The appeal related to the oldest case on the authorities' books, which involves allegations of anti-competitive activity by American Natural Soda Ash Corporation (Ansac). Last week the court ruled that "it was not in the interests of justice to hear the matter at this stage".
The constitutional court is the fourth and highest court to reject Ansac's bid to prevent a competitor, Botswana Ash (Botash), from intervening in the case before the competition tribunal.
In August last year the tribunal was the first to reject Ansac's application to have Botash removed.
Ansac made the application after discovering that a lawyer who had worked for the competition commission on the case, and had access to certain information, was now employed by Botash's law firm, Webber Wentzel Bowens (WWB). Ansac also requested that WWB be disqualified from acting for Botash.
When the tribunal rejected this application, Ansac appealed to the competition appeal court, which upheld the tribunal's decision and denied Ansac leave to appeal to the supreme court of appeal (SCA).
Ansac petitioned the SCA. When this was dismissed, it appealed to the constitutional court on the grounds that it had been treated unfairly.
The constitutional court's view that it was not in the interests of justice to hear the matter "at this stage" supports the initial position taken by the tribunal: that until there was evidence that the WWB employee had used his position as a former commission employee to the disadvantage of Ansac, there was no case to argue.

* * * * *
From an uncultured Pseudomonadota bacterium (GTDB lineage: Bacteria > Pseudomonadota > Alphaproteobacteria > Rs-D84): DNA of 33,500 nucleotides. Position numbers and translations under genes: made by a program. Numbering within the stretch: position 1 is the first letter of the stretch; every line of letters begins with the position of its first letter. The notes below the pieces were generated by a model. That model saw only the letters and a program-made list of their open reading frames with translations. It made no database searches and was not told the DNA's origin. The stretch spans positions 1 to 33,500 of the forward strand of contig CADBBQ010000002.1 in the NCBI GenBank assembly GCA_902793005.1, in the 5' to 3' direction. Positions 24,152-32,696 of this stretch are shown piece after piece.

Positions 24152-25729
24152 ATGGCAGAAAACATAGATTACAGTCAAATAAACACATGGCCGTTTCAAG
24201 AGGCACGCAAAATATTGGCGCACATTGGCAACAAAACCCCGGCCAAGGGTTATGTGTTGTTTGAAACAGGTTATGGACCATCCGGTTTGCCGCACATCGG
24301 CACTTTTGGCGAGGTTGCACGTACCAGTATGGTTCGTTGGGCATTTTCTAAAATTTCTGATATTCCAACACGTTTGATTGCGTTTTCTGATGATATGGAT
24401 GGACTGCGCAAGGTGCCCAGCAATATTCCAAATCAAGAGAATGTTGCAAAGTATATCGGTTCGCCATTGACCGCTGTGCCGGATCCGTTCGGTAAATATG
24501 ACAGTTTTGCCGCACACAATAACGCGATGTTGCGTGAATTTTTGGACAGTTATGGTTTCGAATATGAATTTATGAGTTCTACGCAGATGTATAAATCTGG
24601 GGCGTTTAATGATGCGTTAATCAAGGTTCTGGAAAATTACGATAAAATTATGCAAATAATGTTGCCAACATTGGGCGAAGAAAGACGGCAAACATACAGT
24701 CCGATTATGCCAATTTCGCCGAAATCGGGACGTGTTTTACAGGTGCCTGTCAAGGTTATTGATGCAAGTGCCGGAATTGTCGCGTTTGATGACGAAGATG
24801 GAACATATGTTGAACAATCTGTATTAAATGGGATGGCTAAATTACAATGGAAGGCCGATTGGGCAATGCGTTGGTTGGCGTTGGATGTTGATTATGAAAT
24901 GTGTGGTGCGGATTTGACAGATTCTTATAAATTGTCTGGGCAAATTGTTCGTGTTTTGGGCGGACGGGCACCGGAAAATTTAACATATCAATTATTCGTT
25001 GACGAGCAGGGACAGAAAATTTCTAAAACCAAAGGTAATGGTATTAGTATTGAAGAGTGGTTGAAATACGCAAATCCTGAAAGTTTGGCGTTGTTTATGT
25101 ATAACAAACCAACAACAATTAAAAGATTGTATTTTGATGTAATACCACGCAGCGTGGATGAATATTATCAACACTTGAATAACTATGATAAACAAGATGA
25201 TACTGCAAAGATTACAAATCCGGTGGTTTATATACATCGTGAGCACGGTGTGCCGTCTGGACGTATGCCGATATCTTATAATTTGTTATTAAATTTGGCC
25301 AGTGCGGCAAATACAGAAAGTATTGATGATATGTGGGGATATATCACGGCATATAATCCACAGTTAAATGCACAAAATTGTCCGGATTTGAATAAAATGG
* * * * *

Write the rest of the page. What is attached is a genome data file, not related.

The original case against Ansac relates to a complaint that was lodged with the commission in 1999, shortly after the competition authorities opened their doors.
The complaint, brought by Botash, claimed that Ansac operated as a cartel and thus contravened the Competition Act.
Ansac, the world's largest exporter of soda ash, a key ingredient in making glass, is a group of four large US soda ash companies.
Under US legislation, US companies are allowed to form "associations" for purposes of exporting, but such an association is prohibited from operating on US soil, as it might be deemed to be a cartel, prohibited by US law.